Today the BC Court of Appeal upheld the Supreme Court of BC’s decision that the District of West Kelowna was within its legal right to establish and enforce its Water Zone, which includes the ability to regulate moorage of houseboats and other vessels within its boundaries.
“This is great news for the municipality and its residents who fought a long battle to protect and preserve our precious Gellatly Bay and other waters like Casa Loma, from what we consider inappropriate use,” said Mayor Doug Findlater. “This is a landmark decision that upholds the rights of municipalities like ours to manage our waterfronts and ensure that some users do not take advantage of any of our waters.”
Shortly after incorporation, the long-time moorage of approximately 13 houseboats in Gellatly Bay was one of the first significant issues raised by the public to West Kelowna Council. The municipality worked to establish a W1 Zone – Water use Recreational – and a Joint Management Agreement for Gellatly Bay with Westbank First Nation. The District also received a Licence of Occupation for the Province of BC for Gellatly Bay, all in order to pursue appropriate enforcement of the appropriate use along West Kelowna’s waterfront.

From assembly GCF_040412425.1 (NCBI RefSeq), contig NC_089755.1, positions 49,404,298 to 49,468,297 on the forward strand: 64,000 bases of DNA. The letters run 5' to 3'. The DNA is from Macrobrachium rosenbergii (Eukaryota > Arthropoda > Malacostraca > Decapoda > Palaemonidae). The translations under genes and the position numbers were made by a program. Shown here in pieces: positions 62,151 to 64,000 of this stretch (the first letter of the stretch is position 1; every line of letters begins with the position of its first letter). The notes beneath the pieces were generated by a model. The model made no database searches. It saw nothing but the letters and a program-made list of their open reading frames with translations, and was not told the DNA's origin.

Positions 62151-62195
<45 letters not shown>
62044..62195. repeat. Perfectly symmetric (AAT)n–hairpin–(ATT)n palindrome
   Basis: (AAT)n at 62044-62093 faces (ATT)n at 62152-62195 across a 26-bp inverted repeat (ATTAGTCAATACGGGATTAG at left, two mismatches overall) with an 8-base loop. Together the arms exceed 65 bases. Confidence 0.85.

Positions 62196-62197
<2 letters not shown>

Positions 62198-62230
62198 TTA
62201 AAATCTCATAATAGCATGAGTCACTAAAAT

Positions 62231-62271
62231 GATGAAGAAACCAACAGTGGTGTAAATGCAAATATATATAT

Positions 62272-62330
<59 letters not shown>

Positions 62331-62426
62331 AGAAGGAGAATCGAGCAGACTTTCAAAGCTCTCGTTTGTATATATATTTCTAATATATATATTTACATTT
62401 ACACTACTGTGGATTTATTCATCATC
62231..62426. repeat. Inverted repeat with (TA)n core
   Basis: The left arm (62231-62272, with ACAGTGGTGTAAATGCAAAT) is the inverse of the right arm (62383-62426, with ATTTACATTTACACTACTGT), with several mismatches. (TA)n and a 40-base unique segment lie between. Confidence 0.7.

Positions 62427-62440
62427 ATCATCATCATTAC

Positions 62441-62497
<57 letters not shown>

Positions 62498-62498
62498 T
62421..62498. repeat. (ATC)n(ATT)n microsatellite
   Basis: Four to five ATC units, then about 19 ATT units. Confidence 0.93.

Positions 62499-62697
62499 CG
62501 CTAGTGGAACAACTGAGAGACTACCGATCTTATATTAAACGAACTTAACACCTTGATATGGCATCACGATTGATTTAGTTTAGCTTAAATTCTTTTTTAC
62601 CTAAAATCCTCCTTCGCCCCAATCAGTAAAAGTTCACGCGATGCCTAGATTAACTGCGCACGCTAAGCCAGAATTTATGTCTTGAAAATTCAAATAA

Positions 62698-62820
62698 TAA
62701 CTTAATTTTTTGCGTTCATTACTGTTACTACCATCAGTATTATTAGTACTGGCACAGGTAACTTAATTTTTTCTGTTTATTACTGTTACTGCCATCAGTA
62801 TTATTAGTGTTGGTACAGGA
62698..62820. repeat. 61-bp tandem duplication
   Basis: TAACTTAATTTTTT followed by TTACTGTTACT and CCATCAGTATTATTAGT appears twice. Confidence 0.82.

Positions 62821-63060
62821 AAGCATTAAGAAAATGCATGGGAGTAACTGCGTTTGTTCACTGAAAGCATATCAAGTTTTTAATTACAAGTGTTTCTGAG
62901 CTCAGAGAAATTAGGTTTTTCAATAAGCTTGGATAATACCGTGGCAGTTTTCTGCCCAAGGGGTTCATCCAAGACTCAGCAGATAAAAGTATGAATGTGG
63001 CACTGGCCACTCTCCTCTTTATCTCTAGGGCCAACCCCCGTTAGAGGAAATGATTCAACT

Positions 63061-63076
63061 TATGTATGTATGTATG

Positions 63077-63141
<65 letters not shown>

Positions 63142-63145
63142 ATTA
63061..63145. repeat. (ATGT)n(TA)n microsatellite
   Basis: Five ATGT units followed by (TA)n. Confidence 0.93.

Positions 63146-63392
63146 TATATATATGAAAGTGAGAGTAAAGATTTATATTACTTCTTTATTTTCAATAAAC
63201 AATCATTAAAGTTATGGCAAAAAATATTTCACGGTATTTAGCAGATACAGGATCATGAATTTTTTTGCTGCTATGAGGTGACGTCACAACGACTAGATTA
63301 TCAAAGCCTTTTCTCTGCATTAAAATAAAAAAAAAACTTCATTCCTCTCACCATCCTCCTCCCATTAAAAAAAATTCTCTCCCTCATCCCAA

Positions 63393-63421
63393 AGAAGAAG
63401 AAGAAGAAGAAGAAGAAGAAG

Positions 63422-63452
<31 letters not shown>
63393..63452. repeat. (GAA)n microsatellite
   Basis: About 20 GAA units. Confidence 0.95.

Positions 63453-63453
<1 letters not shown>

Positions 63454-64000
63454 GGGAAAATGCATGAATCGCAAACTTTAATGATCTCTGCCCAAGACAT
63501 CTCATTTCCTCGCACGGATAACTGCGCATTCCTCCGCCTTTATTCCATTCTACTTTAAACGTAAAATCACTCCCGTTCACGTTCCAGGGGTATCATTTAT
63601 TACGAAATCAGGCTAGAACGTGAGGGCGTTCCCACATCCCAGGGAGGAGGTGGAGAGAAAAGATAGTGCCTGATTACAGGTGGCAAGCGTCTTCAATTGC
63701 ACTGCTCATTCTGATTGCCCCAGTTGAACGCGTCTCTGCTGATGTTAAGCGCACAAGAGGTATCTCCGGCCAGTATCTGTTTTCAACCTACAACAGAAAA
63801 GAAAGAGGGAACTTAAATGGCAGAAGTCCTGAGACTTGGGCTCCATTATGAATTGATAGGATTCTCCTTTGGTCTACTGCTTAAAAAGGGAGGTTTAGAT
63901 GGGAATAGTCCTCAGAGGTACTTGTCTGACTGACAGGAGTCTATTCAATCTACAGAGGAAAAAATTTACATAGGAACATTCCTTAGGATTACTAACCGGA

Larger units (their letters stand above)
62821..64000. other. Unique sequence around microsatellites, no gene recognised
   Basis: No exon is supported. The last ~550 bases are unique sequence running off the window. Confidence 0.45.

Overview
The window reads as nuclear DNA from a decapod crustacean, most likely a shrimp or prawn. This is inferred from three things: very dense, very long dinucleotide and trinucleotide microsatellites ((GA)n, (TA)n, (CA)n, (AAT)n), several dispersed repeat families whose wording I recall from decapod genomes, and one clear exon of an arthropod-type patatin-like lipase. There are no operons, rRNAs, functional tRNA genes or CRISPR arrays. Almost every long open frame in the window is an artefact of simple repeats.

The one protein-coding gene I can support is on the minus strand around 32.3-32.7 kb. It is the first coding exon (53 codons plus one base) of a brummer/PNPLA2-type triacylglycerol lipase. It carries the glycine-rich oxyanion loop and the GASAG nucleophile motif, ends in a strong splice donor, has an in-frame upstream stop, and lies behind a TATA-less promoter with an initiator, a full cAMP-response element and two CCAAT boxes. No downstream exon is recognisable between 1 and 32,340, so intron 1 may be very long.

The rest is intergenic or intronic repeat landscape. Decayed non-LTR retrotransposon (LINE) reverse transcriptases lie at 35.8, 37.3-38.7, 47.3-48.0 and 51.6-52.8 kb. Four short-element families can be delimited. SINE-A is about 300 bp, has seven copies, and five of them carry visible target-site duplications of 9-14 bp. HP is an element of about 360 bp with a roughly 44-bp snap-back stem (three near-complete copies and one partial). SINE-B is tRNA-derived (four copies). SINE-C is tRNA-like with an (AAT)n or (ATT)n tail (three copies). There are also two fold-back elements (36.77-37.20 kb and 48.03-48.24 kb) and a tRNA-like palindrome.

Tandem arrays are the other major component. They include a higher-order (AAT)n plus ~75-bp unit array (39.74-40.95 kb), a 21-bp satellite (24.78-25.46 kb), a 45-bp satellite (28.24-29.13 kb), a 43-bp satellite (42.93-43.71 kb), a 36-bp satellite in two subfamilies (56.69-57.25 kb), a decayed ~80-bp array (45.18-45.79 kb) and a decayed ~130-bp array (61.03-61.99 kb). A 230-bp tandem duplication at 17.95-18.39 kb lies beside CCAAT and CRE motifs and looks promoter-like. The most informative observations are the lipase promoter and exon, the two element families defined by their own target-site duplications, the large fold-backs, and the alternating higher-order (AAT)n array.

In June and July 2010, the District began enforcement of its W1 Zone and Licence of Occupation and gave notice to houseboat owners that permanent mooring buoys in Gellalty Bay were not allowed, nor was moorage for more than a 24 hour period.
Shortly after enforcement began, the municipality was served with notice that a houseboat owner was taking the municipality to court over its enforcement of the W1 Zone. In August 2013, the District received the Supreme Court of BC decision that the municipality was within its legal right to order the removal of moored houseboats from Gellatly Bay and that the houseboat owner, who had relocated to other waters within the District’s W1 Zone, had breached the provisions of the District’s zoning regulations.